Buy the dip!

Preface: Explaining our market timing models
We maintain several market timing models, each with differing time horizons. The “Ultimate Market Timing Model” is a long-term market timing model based on research outlined in our post Building the ultimate market timing model. This model tends to generate only a handful of signals each decade.

The Trend Model is an asset allocation model which applies trend following principles based on the inputs of global stock and commodity price. This model has a shorter time horizon and tends to turn over about 4-6 times a year. In essence, it seeks to answer the question, “Is the trend in the global economy expansion (bullish) or contraction (bearish)?”

My inner trader uses the trading component of the Trend Model to look for changes in direction of the main Trend Model signal. A bullish Trend Model signal that gets less bullish is a trading “sell” signal. Conversely, a bearish Trend Model signal that gets less bullish is a trading “buy” signal. The history of actual out-of-sample (not backtested) signals of the trading model are shown by the arrows in the chart below. Past trading of the trading model has shown turnover rates of about 200% per month.

The latest signals of each model are as follows:

  • Ultimate market timing model: Buy equities
  • Trend Model signal: Neutral
  • Trading model: Bearish

Update schedule: I generally update model readings on my site on weekends and tweet any changes during the week at @humblestudent. Subscribers will also receive email notices of any changes in my trading portfolio.

Here comes the June swoon

The market seem to be following the script that I laid out last week (see Get ready for a market of maximum frustration). I wrote that I remained bullish into year-end, but the short-term outlook was corrective. From a very short-term trading perspective, however, the tendency for the market to rise in the face of bad news like the Jobs Report, indicated that stocks needed to move higher before correcting.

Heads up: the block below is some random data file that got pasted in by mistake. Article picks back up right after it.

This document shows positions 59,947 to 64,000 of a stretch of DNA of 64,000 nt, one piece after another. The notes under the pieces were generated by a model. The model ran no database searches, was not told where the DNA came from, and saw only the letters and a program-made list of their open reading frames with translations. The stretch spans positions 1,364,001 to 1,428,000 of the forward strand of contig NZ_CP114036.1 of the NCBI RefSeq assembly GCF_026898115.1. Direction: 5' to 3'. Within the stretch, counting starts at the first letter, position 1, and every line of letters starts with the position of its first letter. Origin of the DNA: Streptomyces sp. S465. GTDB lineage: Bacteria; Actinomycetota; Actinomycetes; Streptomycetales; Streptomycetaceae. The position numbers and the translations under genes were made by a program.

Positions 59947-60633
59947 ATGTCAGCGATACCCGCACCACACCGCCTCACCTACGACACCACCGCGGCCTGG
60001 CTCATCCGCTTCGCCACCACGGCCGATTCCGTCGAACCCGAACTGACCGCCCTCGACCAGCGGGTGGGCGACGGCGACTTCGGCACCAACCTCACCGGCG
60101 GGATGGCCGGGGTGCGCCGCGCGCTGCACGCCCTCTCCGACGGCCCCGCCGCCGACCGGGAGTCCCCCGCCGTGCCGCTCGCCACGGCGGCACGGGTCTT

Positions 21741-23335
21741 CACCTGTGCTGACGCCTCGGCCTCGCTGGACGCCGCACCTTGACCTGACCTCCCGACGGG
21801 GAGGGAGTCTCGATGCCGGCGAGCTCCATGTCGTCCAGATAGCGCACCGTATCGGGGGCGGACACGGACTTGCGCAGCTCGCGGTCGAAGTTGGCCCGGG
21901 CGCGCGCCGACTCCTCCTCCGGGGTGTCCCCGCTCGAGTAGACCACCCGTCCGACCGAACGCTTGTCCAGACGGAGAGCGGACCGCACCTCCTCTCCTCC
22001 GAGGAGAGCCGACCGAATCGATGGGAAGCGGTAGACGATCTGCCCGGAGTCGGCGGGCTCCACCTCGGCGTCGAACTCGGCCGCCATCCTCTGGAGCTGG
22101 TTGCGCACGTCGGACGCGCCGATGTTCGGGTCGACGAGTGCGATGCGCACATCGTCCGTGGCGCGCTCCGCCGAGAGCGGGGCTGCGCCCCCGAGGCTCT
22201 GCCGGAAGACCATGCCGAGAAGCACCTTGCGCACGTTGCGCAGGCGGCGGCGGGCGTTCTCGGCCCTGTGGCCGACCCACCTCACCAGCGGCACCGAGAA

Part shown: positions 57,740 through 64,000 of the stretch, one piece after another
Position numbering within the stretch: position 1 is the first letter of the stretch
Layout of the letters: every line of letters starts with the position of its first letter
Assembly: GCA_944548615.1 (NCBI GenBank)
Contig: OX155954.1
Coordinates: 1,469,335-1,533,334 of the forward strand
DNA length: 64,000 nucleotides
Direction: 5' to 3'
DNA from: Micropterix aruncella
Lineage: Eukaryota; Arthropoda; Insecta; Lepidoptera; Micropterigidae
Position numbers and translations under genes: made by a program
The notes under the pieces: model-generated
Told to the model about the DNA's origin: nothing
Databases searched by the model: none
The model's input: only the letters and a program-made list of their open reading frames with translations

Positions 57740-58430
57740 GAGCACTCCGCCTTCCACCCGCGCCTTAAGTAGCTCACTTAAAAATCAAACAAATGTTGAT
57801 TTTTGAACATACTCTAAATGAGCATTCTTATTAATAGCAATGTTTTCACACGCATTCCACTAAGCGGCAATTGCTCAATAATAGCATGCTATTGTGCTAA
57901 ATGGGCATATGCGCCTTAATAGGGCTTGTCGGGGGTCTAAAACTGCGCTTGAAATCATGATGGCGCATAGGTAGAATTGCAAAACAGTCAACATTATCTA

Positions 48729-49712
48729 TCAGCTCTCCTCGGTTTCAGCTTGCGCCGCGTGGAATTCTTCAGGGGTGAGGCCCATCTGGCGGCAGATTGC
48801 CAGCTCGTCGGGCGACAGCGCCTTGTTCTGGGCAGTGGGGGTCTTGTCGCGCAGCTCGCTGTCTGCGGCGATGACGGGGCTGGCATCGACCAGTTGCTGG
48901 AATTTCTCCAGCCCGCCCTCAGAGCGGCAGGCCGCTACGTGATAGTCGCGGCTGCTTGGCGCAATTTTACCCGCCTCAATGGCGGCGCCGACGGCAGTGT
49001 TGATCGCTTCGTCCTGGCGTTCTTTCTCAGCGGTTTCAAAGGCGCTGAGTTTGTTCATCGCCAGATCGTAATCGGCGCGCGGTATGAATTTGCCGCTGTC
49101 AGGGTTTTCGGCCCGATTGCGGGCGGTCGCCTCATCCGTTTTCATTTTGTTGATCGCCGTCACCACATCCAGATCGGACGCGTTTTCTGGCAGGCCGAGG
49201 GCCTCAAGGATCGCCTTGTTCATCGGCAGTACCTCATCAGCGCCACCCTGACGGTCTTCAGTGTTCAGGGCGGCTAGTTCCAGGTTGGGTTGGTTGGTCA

The market did climb the proverbial Wall of Worry until mid-week before weakening (see my mid-week comment Adventures in Option-Land). As the market ground higher last week, I could see the bears starting to capitulate and sentiment gauges becoming more bullish, the major indices topped on on Wednesday. The market narrative then changed to focus on the deteriorating macro outlook. Indeed, the Citigroup Economic Surprise Index, which measures whether macro data is beating or missing consensus estimates (gold line in chart), is turning down again.


It’s time for stocks to pay the macro piper. However, these indications of weakness are temporary. Once the growth fears clear, stock prices should recover and push to new highs later this year.

The recession calls

Recently, we have seen several recession calls from the Street. First, there was the news of rising recession risk from the JP Morgan model.


Albert Edwards also issued another one of his imminent recession alerts (via Business Insider):

In the aftermath of the latest, weaker than expected, nonfarm payroll data, economists are certainly more worried. The excellent folks at Advisor Perspectives highlight the Fed’s Labour Market Conditions Index as suggesting a recession is imminent (the cumulative peak is an average of 9 months ahead of the start of recession and we are now four months beyond a peak. For investors who think copper still has some predictive power, its recent move is disturbing.



As Edwards has tended to be a permabear, I am not going to dignify his recession call with a rebuttal (see this Business Insider account of how he predicted doom and an SPX target of 400 in 2011).

A more serious warning came from David Rosenberg, who was freaking out over the dismal May Jobs Report (via Business Insider):

This is the biggest “miss” by the economics community since December 2013, and the worst headline since September 2010 when the Fed was more preoccupied with its next round of quantitative easing than with raising the funds rate.

Not just that, but there were downward revisions to the prior two months totaling 59,000 – something we have not seen since June of last year.

Look at the pattern; +233,000 in February, +186,000 in March, +123,000 in April and +38,000 in May. Detect a pattern here (he asks wryly)?

He went on to sound the recession alarm:

I don’t want to alarm anyone but the facts are the facts, and the fact here is simply that this is precisely the sort of rundown we saw in November 1969, May 1974, December 1979, October 1989, November 2000 and May 2007.

Each one of these periods presaged a recession just a few months later – the average being five months.

Counterpoint: A job market at full employment